ABU DHABI — Abu Dhabi is doubling down on its push into the technology sector with a $250 million investment to support start-ups from the Middle East and North Africa region.
Mubadala, Abu Dhabi's state investment arm, announced Monday its new MENA tech funds will invest in companies and venture funds that help boost local tech incubator Hub71.
Hub71 was launched earlier this year as part of a broader effort by the government of the United Arab Emirates (UAE) to diversify its economy. Microsoft and SoftBank are also partners in the Abu Dhabi-based scheme. Hub71 offers incentives like office space and health care coverage to encourage start-ups to set up shop in the region.
"A core part of our offering are the incentive programs that lower the cost of doing business for them as well as, at the same time, providing them connectivity within the region," said Hub71 CEO Mahmoud Adi in a CNBC interview Monday.
States like Abu Dhabi and Dubai in the UAE, as well as other countries in the Middle East, are increasingly pumping funds into local tech ecosystems, in part to help reduce their reliance on oil-dependent industries.
"It's a new chapter for us here in the region around supporting, investing and building great technology companies," said Ibrahim Ajami, Head of Ventures at Mubadala Capital, in a CNBC interview Monday. "Over the next 10 to 20 years you will see great global technology companies that have started from the region."
Ajami said the new MENA tech funds will build on Mubadala's ten years of experience investing in tech companies from around the world. The state investor committed $15 billion to Softbank's Vision Fund I, which has bankrolled tech companies like Uber, WeWork and Slack. Mubadala started its tech portfolio in 2007 with $770 million stake in U.S. chipmaker Advanced Micro Devices, which it sold last month after making $4.25 billion, according to Reuters.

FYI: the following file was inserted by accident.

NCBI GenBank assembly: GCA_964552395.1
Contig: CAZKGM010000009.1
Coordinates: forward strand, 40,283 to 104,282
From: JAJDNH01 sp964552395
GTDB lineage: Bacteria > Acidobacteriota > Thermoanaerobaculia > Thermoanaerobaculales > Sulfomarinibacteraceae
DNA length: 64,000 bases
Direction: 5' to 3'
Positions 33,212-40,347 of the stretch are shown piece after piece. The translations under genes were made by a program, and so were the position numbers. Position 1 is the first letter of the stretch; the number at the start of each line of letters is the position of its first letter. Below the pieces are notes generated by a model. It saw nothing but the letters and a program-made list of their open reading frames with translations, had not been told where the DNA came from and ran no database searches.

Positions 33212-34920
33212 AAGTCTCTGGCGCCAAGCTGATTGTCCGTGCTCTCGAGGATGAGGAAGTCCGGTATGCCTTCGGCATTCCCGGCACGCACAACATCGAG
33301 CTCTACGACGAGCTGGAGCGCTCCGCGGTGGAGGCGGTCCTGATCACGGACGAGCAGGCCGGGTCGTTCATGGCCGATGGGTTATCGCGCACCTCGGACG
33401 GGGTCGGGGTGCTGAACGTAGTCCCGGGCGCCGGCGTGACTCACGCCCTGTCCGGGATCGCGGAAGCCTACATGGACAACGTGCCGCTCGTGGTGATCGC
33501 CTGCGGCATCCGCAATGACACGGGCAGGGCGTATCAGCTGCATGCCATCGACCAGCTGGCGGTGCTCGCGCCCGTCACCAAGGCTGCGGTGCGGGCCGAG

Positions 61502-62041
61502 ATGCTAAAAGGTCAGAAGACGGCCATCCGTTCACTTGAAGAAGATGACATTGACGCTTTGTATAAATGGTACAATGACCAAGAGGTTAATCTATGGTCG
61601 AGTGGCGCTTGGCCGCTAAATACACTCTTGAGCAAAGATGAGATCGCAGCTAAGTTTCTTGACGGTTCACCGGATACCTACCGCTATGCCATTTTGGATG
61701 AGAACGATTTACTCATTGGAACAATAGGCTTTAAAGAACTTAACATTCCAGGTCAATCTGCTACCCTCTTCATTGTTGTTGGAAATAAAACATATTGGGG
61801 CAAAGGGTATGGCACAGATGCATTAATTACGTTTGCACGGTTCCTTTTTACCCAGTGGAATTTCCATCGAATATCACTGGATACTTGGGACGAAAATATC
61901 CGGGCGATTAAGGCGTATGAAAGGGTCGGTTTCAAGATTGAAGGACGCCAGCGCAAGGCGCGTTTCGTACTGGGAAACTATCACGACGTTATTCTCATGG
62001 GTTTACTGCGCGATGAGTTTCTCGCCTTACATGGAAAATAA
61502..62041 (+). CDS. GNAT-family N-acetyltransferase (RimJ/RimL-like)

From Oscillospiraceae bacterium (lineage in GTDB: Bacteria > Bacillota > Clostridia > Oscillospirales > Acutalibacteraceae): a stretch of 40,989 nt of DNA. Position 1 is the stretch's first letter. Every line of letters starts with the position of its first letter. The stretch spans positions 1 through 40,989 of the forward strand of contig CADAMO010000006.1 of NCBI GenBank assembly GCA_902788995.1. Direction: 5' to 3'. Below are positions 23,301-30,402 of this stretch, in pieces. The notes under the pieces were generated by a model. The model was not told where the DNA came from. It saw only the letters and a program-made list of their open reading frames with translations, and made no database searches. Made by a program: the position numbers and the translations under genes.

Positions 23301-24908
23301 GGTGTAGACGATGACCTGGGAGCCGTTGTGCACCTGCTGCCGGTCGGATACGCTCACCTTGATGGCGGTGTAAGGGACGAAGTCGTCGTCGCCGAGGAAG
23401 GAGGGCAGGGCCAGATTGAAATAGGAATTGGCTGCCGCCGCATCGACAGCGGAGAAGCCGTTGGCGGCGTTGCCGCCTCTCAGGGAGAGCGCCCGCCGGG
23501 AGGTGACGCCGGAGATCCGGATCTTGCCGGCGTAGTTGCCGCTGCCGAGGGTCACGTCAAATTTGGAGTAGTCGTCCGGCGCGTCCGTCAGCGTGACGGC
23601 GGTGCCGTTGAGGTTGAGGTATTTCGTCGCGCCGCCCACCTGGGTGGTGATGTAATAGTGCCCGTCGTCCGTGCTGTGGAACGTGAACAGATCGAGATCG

The first investment of the new Middle East-focused funds went toward a Dubai-based start-up called Bayzat. Bayzat, which helps companies automate HR administration, was one of the first companies to set up its operations in Hub71.
Meanwhile WeWork is planning to launch its first space in the UAE next year in Hub71. The embattled office-sharing start-up postponed its IPO last month as investors raised alarms over the company's big losses and the leadership of its now-ousted CEO Adam Neumann.
Mubadala's Ajami said investors are increasingly focusing on company "fundamentals" and whether founders have a long-term plan to make money.
"We are in the business of investing for capital returns," he said. "So that's an important dynamic and relationship we have with our founders is how you get to that profitability."